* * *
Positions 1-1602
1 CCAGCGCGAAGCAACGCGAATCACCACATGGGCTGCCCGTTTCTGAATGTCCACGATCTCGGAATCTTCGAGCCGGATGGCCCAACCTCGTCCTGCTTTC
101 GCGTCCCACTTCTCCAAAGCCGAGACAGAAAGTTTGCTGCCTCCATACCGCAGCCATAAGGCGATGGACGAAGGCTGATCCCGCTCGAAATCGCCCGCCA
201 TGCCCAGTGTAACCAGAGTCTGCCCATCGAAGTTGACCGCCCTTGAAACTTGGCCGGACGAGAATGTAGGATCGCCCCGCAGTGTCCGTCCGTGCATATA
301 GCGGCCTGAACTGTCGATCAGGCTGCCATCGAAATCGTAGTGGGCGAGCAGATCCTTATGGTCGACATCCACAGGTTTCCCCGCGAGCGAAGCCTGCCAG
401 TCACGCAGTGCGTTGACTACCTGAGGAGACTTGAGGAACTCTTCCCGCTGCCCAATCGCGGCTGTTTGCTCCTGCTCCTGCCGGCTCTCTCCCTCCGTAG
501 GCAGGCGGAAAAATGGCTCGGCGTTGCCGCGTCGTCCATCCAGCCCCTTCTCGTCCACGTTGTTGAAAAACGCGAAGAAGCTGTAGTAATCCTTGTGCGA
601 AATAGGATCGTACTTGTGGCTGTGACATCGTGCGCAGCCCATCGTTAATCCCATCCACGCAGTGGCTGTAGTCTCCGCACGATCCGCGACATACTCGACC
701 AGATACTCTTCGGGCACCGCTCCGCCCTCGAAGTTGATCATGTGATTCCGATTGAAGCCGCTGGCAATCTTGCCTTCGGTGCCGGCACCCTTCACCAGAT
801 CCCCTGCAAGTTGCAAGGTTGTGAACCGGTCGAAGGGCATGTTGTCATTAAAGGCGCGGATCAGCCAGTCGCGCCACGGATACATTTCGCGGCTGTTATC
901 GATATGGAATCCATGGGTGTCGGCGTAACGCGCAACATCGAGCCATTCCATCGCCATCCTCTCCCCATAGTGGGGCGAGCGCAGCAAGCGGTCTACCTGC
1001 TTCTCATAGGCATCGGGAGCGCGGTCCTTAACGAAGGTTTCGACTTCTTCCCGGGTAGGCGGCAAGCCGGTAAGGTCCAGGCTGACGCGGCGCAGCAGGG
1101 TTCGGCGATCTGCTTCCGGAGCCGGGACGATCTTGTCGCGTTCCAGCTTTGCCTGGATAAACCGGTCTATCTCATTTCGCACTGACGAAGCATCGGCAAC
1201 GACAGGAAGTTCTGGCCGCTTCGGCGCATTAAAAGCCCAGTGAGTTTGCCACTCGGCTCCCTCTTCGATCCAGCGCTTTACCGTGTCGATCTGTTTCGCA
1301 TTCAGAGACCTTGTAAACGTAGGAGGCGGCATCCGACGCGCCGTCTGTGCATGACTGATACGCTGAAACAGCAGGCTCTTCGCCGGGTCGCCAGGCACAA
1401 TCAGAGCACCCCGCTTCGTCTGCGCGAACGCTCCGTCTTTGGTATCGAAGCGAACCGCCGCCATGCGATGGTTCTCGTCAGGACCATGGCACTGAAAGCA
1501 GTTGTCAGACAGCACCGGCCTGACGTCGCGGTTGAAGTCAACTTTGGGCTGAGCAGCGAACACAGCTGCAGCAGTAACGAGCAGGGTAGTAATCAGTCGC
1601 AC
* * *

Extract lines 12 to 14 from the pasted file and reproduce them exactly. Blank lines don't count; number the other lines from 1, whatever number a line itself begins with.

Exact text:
1001 TTCTCATAGGCATCGGGAGCGCGGTCCTTAACGAAGGTTTCGACTTCTTCCCGGGTAGGCGGCAAGCCGGTAAGGTCCAGGCTGACGCGGCGCAGCAGGG
1101 TTCGGCGATCTGCTTCCGGAGCCGGGACGATCTTGTCGCGTTCCAGCTTTGCCTGGATAAACCGGTCTATCTCATTTCGCACTGACGAAGCATCGGCAAC
1201 GACAGGAAGTTCTGGCCGCTTCGGCGCATTAAAAGCCCAGTGAGTTTGCCACTCGGCTCCCTCTTCGATCCAGCGCTTTACCGTGTCGATCTGTTTCGCA